Sudan's brutal crackdown on freedom of speech continued this weekend as government forces confiscated issues of 10 major newspapers on Sunday, because they carried stories reporting of sexual assaults on children in the country, newspaper editors and a security source confirmed.
The newspapers published a story on Sunday about a speech by an activist who said rape and sexual harassment were common on vehicles taking children to school.
Security forces entered the newspapers' printing facilities late Sunday night and early Monday morning to confiscate the entire print runs of Monday's editions, which contained the shocking accounts.
Such crackdowns on press and political freedoms by security forces have becomes commonplace after President Omar Hassan al-Bashir won another term in elections last monthy. Security services performed a similar confiscation on the entire print runs of 14 newspapers in February.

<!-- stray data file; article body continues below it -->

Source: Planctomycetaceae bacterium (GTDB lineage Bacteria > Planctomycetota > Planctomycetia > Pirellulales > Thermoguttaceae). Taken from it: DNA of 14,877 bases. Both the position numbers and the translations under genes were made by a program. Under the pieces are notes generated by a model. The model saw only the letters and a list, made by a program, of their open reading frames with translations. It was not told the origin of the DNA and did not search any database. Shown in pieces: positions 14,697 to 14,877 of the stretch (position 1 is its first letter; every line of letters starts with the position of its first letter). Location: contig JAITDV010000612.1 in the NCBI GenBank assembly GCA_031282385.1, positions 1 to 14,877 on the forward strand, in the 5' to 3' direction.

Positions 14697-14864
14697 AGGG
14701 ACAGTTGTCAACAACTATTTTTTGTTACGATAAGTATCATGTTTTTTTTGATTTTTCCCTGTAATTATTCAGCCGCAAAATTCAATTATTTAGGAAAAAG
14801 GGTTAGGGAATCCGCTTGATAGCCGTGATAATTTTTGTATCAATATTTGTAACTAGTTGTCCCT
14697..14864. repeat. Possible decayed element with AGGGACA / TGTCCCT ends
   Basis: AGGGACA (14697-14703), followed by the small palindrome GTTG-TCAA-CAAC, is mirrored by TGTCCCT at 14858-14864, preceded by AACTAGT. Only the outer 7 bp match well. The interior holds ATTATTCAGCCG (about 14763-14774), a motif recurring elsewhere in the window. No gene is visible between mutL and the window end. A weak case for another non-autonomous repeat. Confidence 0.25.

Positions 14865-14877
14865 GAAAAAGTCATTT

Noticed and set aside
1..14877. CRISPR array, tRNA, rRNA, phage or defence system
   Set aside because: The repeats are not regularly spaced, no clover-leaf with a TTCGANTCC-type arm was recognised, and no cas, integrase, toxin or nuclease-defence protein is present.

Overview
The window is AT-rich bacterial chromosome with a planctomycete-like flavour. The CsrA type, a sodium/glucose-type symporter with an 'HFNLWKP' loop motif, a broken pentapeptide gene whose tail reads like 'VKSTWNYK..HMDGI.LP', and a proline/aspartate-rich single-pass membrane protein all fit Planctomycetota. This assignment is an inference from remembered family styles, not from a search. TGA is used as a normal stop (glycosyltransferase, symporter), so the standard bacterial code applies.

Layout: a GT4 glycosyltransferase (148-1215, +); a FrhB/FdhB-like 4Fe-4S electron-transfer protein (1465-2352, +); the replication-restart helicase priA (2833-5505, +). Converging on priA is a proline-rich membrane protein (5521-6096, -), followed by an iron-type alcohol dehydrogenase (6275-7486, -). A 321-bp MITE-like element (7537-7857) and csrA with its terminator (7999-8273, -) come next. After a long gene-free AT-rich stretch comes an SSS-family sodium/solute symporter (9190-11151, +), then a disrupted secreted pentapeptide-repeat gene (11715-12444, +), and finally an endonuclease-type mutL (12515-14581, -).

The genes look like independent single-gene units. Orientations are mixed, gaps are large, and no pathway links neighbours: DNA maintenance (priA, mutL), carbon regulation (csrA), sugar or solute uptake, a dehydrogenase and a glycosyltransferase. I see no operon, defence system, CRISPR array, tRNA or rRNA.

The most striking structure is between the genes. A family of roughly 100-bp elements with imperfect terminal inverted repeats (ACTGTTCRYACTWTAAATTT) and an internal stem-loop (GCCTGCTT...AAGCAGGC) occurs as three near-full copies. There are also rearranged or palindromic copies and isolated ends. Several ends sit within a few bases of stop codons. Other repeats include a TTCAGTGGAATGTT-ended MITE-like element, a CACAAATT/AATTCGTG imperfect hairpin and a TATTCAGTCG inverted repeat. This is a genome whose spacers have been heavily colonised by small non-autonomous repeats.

In that case authorities refused to give a reason for the confiscation, said Ashraf Abdel Aziz, editor-in-chief of Al-Jareeda newspaper.
"Today we disrupted the distribution of 10 newspapers ... for having yesterday published irresponsibly on the subjects of crimes of harassment and rape," the source at the National Intelligence and Security Service said.
The statement said that four of the newspapers would be prevented from publishing for several more days, while the state may pursue charges against some of the newspapers and their editors.